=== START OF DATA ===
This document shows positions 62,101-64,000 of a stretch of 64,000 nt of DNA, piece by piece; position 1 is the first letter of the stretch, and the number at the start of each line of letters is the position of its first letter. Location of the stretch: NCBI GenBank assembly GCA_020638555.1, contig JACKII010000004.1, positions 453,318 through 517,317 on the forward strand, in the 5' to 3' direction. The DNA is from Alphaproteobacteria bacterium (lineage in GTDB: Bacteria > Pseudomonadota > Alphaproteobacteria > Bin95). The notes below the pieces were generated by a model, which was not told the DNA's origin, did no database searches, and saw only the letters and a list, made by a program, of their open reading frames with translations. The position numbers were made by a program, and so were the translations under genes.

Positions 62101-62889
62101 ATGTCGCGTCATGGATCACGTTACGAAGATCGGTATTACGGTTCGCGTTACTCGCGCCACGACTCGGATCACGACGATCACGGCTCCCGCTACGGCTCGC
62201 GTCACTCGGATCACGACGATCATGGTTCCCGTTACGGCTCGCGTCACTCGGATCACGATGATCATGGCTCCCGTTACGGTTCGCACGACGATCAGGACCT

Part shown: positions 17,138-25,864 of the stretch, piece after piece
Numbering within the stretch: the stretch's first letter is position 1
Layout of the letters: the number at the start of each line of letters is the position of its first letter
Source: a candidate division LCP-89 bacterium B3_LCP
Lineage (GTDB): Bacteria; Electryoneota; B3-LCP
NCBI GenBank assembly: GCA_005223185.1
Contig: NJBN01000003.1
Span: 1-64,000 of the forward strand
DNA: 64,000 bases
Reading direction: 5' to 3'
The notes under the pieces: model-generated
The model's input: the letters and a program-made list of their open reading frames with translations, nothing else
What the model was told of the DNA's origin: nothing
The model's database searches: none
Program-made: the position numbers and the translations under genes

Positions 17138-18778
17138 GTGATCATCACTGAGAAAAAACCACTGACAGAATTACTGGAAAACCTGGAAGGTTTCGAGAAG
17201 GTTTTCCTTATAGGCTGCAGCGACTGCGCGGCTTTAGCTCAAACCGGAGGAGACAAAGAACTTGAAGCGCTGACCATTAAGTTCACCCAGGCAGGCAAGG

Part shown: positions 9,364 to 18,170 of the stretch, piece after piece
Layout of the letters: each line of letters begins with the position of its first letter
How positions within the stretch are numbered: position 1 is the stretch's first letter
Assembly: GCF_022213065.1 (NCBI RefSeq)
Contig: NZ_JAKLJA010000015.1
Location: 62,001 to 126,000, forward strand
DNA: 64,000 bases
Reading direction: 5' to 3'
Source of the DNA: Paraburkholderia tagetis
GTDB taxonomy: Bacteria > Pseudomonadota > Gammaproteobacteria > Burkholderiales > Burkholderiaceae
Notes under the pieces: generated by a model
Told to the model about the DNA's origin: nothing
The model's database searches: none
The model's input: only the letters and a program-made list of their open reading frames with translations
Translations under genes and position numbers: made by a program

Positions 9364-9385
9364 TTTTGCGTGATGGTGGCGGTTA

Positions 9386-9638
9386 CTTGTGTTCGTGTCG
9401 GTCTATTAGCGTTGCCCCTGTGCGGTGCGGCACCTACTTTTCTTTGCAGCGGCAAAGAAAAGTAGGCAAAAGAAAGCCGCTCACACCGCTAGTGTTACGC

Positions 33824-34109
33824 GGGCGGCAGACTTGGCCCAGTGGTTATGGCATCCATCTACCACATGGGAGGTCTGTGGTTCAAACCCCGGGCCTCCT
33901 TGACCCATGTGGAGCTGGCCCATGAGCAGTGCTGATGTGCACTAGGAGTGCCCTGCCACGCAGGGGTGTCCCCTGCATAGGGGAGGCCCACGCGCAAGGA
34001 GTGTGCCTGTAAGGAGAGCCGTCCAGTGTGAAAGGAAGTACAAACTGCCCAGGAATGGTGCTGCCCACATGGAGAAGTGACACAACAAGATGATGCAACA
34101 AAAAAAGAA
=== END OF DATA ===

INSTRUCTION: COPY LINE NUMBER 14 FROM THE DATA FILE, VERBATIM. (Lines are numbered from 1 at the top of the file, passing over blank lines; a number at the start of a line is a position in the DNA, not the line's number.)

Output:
Reading direction: 5' to 3'